The Republican majority in the Senate dropped from a marginal 52-48 seats to a dangerously thin 51-49 this week, after Democrat Doug Jones beat former judge Roy Moore in deep red Alabama.
And Republicans everywhere — even in Alabama — should be heaving a sigh of relief. That loss is better — much better — than a win for the long-term health and credibility of the party. It is hard to overstate how toxic Moore’s presence in the Senate would have been for Republicans, especially between now and the November 2018 mid-term elections.
An investigation into the multiple sexual misconduct allegations against him would have, as they say, taken up all the oxygen in the room for weeks, if not months. Every time a vote of any significance was pending, Republicans would be asked if they were going to vote the same way as the accused pedophile in their midst, and if so, why.
And, of course, every mid-term race in the country would be framed as a Democratic moral beacon opposing the pedophile party.
It doesn’t matter, even though it should, that Democrats aren’t moral beacons any more than Republicans are. It doesn’t matter that to this day, serial sexual predator Bill Clinton remains a beloved icon of their party, and that his accusers were smeared as trailer trash and liars by his operatives and by his wife, Hillary Clinton. You remember her — she was last year’s Democratic candidate for president.
It doesn’t matter that Democrats forcing Minnesota Sen. Al Franken into a promise to resign following multiple allegations of sexual misconduct had nothing to do with “standing up for women.”
Do you think for a minute that if the governor of Minnesota was a Republican — who would then appoint a Republican replacement to serve until November — that Democratic support for Franken would have collapsed? Not a chance. They would all have been talking about “due process” and pointing out that most of the allegations hadn’t been proven and that Franken didn’t “remember” the encounters the way the women did.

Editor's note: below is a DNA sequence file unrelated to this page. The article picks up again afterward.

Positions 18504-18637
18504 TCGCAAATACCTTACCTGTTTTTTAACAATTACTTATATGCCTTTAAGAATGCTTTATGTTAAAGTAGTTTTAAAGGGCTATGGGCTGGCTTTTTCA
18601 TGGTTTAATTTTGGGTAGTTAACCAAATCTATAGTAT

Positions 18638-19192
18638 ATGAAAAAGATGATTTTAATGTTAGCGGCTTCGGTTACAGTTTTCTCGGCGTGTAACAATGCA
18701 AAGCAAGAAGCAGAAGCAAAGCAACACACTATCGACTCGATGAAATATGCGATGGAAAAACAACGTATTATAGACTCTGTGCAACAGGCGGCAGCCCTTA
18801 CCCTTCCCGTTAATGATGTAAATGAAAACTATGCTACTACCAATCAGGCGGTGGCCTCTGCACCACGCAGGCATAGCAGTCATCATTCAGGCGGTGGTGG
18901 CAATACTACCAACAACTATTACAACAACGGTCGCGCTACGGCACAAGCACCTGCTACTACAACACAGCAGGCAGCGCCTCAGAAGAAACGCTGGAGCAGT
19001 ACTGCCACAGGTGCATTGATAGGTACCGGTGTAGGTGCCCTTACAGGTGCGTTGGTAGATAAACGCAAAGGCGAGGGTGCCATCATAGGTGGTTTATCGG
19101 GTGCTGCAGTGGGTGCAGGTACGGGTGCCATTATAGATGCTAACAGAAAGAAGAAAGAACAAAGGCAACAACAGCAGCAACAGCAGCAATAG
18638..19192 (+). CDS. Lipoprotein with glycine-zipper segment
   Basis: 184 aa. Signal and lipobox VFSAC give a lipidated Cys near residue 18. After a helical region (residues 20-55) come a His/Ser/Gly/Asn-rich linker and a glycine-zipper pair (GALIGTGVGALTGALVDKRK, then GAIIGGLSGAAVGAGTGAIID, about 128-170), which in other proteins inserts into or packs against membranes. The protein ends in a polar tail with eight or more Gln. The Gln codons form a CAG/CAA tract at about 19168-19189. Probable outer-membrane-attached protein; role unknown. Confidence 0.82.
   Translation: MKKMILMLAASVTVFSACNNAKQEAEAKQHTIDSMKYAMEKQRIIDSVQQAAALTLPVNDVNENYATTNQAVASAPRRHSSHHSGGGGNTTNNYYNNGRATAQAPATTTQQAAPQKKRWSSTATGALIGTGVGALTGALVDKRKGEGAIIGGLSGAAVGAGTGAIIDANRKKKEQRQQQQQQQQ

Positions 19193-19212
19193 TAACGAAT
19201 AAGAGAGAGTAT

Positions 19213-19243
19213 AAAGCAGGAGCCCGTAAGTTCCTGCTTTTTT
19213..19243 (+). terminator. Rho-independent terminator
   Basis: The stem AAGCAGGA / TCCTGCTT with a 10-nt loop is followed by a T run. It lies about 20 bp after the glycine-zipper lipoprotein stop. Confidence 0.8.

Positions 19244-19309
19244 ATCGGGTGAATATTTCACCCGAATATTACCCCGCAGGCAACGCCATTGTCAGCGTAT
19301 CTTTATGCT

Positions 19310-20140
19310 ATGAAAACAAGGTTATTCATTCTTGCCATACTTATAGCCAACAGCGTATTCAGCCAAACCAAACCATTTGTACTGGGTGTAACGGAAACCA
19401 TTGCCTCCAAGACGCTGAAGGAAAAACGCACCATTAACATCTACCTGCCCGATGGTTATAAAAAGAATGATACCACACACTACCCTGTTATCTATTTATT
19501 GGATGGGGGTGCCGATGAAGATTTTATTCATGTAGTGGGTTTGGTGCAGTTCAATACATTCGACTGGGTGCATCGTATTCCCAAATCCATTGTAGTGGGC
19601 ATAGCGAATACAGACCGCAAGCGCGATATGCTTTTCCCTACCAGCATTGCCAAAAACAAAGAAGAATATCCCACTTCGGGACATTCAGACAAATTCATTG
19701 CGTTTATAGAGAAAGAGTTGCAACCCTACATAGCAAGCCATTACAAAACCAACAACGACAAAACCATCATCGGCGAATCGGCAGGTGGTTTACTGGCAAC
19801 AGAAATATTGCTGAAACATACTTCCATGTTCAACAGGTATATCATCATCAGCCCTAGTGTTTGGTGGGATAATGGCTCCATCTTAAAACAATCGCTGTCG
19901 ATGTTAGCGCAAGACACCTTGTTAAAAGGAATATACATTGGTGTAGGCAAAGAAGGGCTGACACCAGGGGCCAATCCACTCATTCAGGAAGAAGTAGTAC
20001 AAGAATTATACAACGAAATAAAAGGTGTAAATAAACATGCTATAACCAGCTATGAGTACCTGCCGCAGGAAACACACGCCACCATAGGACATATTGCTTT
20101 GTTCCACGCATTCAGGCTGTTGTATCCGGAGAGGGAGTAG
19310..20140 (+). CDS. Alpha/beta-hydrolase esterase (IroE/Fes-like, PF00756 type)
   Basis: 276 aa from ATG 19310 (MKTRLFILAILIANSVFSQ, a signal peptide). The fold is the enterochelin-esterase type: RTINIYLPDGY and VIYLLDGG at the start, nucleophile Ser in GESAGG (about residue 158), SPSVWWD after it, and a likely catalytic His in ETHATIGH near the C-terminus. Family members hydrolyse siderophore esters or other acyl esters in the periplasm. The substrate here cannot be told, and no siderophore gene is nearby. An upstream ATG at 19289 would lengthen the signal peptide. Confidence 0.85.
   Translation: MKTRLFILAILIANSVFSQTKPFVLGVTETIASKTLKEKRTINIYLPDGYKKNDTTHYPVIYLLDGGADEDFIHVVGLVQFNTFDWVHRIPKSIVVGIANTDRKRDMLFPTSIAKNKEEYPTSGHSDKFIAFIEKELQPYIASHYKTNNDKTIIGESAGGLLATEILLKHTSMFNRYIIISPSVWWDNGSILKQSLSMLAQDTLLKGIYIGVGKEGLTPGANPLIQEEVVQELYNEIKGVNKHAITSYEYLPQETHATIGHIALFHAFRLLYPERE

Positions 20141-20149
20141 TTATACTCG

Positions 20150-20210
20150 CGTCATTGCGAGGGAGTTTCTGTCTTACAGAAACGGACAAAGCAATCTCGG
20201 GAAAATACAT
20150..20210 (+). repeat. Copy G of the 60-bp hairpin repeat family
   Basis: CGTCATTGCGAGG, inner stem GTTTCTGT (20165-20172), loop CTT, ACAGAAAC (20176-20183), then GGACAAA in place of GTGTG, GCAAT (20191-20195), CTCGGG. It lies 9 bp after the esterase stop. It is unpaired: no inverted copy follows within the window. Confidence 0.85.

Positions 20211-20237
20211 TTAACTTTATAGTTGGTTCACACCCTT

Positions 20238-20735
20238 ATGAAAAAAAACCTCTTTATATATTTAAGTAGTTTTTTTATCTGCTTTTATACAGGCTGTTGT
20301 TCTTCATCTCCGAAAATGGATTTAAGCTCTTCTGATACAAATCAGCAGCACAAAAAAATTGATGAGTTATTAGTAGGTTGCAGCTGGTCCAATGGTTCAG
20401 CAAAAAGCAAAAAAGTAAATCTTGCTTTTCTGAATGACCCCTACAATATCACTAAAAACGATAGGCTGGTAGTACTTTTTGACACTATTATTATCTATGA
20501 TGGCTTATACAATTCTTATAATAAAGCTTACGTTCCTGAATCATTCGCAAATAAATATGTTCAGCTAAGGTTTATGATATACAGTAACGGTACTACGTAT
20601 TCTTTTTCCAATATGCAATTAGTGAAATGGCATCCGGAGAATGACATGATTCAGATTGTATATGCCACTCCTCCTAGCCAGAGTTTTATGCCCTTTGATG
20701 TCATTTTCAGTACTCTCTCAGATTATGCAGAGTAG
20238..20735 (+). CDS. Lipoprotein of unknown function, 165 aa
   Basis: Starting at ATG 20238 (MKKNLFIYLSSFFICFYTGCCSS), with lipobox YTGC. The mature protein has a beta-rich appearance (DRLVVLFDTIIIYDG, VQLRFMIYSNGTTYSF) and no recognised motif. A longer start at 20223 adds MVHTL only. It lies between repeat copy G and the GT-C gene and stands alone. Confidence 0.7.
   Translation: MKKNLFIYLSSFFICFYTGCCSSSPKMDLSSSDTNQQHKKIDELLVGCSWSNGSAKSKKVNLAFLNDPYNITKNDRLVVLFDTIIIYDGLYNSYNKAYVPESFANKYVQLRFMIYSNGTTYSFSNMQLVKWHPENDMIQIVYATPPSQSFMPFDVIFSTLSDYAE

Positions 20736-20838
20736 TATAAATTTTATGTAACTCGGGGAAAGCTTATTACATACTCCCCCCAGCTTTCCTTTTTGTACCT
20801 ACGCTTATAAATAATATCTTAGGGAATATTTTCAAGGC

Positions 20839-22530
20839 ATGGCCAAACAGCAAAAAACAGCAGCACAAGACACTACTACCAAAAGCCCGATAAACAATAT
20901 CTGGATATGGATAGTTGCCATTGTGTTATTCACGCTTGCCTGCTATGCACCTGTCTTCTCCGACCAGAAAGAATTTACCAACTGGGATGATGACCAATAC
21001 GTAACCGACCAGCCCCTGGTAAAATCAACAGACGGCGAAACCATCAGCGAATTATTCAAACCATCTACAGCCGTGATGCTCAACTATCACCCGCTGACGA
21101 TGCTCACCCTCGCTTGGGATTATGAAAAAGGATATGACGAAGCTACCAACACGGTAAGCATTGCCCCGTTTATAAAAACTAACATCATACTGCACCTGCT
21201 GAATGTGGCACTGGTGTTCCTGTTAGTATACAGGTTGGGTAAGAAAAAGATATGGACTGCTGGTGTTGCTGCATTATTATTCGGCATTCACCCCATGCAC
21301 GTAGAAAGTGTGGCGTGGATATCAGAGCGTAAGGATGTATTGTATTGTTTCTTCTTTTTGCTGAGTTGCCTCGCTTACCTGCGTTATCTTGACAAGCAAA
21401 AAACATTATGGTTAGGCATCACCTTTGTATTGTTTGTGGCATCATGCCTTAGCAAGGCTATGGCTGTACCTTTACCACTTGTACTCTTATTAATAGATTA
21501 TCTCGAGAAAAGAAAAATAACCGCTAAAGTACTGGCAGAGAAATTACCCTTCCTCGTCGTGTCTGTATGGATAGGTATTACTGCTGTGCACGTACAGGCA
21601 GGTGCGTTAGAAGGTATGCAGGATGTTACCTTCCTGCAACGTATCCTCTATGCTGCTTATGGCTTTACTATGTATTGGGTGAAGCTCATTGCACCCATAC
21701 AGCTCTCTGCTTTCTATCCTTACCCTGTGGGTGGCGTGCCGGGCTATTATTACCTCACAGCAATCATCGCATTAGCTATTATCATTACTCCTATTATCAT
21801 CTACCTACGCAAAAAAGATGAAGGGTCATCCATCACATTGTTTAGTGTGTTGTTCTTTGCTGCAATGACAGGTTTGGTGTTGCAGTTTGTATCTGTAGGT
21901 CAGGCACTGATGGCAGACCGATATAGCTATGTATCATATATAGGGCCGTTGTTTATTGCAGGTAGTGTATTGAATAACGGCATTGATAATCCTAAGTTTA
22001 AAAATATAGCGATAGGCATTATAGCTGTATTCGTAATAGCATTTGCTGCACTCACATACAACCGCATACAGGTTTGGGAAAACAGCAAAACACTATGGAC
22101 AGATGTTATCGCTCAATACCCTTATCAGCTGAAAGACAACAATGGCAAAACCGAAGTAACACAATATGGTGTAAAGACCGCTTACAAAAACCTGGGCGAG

No, that move is all about strategy and power — claiming the high moral ground with a wink, since the seat will remain safely in Democratic hands.
It doesn’t even matter that the sexual allegations against Moore are from decades ago and that, yes, the media mostly sat on them until after Moore had won the primary.
What matters is that a win by Moore would have helped Democrats, aided by an openly supportive mainstream media, to cruise to an even more overwhelming “wave” election next fall than what is looming now.
And that is because Moore is toxic in multiple ways beyond creepy sexual inclinations. Most importantly, he has demonstrated that he has no respect for the rule of law, or even for the Constitution.
You probably didn’t hear all that much about it during the campaign because all the focus was on sexual misconduct, but he has been removed from the Alabama Supreme Court twice.
In 2003, it was because he refused to comply with a federal court order to remove a Ten Commandments monument from the courthouse. And then, 12 years later, he was suspended after he ordered Alabama probate judges not to issue same-sex marriage licenses — six months after the U.S. Supreme Court had ruled it legal, in June 2015.
It is fine — even laudable — for anyone including judges to protest against and work to change laws they think are despicable. Recall the Democrats’ favorite line when a Republican is president or a state’s governor is that “dissent is the highest form of patriotism.”
But when you’re a judge, you leave such protests outside the courthouse. Your job is to uphold the law — all the laws, whether you agree with them or not. What Moore did wasn’t “standing up to Washington.” It was standing in opposition to the rule of law. We should all give thanks that we live in a country where a single judge can’t unilaterally decide to ignore that.
At a minimum, Moore’s stance undermines Republicans’ past legitimate objections when President Obama unilaterally decided he would selectively enforce immigration laws.
Then there is the Constitution itself. Moore has said, not famously enough (it would have become much more famous had he been elected), that he’d like to see all the constitutional amendments after the Tenth Amendment eliminated.
That, as a few principled conservatives have pointed out, would end the prohibition on slavery, revoke women’s right to vote and end equal protection of the law.
And, as was noted in the days before the election, Moore thinks the country was great back when slavery existed, because “families were united.”
Anybody who looks longingly back at one of the most odious and regrettable eras in America is not fit to serve in any elective office. Moore not only thinks it but was dumb enough to say it out loud.
Conservatives everywhere — Alabama and beyond — who want smaller, leaner and less intrusive government, lower taxes, enforcement of existing laws (including immigration laws), less crushing regulation and more personal freedom have a powerful case to make to their fellow citizens.
That message resonates even in the face of a hostile mainstream media.
But they also send a powerful message when they support a candidate like Moore, excusing the many reasons he doesn’t belong in public office just because there is an “R” next to his name.
That kind of hypocrisy is one of the main reasons the Democrats have been the minority party in Congress for the past seven years. Alabama should be a warning to Republicans that the same thing can happen to them.
Taylor Armerding is an independent columnist. Contact him at email@example.com.